Wednesday, Jul 26th

Last update:06:28:09 AM GMT

You are here: Business Finance Finances in black and white
Many advisors strech the meaning of “Fiduciary,” but not George Foley

For George Foley, chief investment officer of Dillon Capital Management, being a fiduciary leaves no room for equivocation.

“You are either a fiduciary or you are not,” he said, adding that if the new U.S. Department of Labor rules accomplish anything, helping consumers better understand the difference between advisors and brokers, as it relates to services provided, would be the biggest benefit.

The Department of Labor’s recently implemented rule requires financial services professionals—including insurance vendors and stockbrokers—to act as “fiduciaries,” when handling retirement accounts, meaning that they must put client needs before commissions or company interests.

Foley added that by not selling products, they offer complete transparency and eliminate all conflicts of interest, acting as a true fiduciary. This includes making their 401(k) service model easy to understand in a sea of confusing disclosures.

“Nobody can be more transparent than we are,” Foley said. “This is important because it allows us to confidently propose our services and invest without conflict.”

Foley, whose firm runs completely on fees instead of sales commissions, offers clients several strategy options for short and long-term investing based on 5- to 10-year cycles. His disciplined approach involves building a strong foundation, identifying the appropriate risk level based on a client’s time horizon; low risk for older clients that focus on income, and higher risk for younger investors who need to build wealth and have more time to invest. “The decisions we make are designed to provide clients solid long-term returns with a minimum amount of volatility. These portfolio models invest in mutual funds and etf’s and we add liquid hedges to lessen market declines”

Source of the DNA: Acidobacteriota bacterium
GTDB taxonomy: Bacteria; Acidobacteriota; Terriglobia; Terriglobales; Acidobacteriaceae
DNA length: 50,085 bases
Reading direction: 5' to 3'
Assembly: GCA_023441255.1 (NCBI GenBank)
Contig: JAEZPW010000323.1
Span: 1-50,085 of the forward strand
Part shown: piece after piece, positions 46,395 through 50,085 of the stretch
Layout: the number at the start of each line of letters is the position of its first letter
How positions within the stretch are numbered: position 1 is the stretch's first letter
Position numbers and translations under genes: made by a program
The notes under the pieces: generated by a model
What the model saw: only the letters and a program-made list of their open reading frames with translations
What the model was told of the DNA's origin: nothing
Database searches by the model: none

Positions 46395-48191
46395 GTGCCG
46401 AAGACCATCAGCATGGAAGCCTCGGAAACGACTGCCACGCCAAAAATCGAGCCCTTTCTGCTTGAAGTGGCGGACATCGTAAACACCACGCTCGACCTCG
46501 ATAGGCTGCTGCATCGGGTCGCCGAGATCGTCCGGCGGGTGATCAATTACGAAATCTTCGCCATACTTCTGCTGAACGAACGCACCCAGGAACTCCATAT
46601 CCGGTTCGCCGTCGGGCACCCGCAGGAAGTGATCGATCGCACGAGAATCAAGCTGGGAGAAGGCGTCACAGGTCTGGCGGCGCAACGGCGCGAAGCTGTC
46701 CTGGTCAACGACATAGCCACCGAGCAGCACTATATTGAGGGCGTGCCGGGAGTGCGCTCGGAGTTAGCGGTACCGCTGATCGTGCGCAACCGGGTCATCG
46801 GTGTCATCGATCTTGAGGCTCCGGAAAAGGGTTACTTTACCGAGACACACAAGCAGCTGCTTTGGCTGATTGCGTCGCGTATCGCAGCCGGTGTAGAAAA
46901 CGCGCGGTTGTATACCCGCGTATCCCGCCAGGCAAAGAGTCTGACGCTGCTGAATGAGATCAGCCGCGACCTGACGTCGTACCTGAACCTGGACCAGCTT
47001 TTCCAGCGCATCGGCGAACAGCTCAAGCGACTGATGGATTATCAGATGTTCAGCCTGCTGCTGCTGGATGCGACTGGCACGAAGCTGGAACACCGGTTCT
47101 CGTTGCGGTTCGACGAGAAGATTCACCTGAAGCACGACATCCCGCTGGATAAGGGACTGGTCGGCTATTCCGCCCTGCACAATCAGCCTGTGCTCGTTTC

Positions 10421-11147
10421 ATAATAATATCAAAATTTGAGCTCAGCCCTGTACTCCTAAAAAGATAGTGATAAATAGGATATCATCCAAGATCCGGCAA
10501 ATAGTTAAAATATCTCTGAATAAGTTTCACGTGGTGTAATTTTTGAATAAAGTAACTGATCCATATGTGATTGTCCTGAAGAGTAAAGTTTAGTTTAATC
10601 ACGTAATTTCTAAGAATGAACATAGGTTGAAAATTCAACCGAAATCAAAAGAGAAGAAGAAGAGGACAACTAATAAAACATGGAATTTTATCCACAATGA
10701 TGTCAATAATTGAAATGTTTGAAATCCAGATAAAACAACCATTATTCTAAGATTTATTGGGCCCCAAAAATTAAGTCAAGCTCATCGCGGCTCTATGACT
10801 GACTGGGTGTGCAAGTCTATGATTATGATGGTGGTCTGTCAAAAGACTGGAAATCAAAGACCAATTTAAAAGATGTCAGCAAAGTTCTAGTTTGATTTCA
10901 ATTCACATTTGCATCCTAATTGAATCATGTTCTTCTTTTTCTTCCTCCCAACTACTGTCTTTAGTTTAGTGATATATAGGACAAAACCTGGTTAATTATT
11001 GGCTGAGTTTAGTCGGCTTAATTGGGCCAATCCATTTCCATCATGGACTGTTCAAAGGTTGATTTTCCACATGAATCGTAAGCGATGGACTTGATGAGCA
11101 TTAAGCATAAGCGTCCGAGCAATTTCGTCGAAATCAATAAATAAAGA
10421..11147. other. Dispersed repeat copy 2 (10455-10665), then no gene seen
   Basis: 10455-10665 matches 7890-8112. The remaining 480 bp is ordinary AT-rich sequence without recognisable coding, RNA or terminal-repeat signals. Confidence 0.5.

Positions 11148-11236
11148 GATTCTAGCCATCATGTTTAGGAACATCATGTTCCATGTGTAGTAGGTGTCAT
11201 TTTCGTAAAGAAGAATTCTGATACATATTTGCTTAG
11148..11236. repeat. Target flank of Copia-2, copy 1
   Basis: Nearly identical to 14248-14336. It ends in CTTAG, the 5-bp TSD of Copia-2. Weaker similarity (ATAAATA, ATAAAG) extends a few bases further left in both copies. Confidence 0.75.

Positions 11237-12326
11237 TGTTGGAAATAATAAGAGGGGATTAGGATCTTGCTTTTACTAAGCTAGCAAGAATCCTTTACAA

As long-term healthcare costs increase an average of six to nine percent this year, the advice of some advisors goes beyond the conventional buy-and-hold wealth-building strategy, and crosses into long-term retirement planning strategies.

After 30 years in the industry, Foley gives retirees some sage advice — “stay invested, don’t  retreat into short-term investments any sooner than necessary.”

People who’ve been through major market corrections and have endured losses tend to be more conservative today. Some try to do it themselves but realize they don’t have the time to do it properly. “Most of our new clients fit this description and usually tried to invest in stocks, “he says.

“After establishing an efficient risk-based foundation, we’ll offer three distinct equity strategies across the risk spectrum, from a low volatility global dividend portfolio to a growth opportunities portfolio.” Foley said, yet he encourages every client to use one of their diversified, strategic portfolio models that mix active, passive and hedge vehicles.

For more information visit: www.dillonone.com
We recommend:
Generation Gap? What Generation Gap?
The endless stream of articles unappealing to millennials – could it be all wrong?
Fast and easy finance? Not a chance
Technology can lull millennials into a false sense of security
Evolving Advisors
Financial advisors adapting to new, 21st century role. Rapidly changing technology, combined with th
Combating Inflation
Investors failing to prepare for inflation effects on their money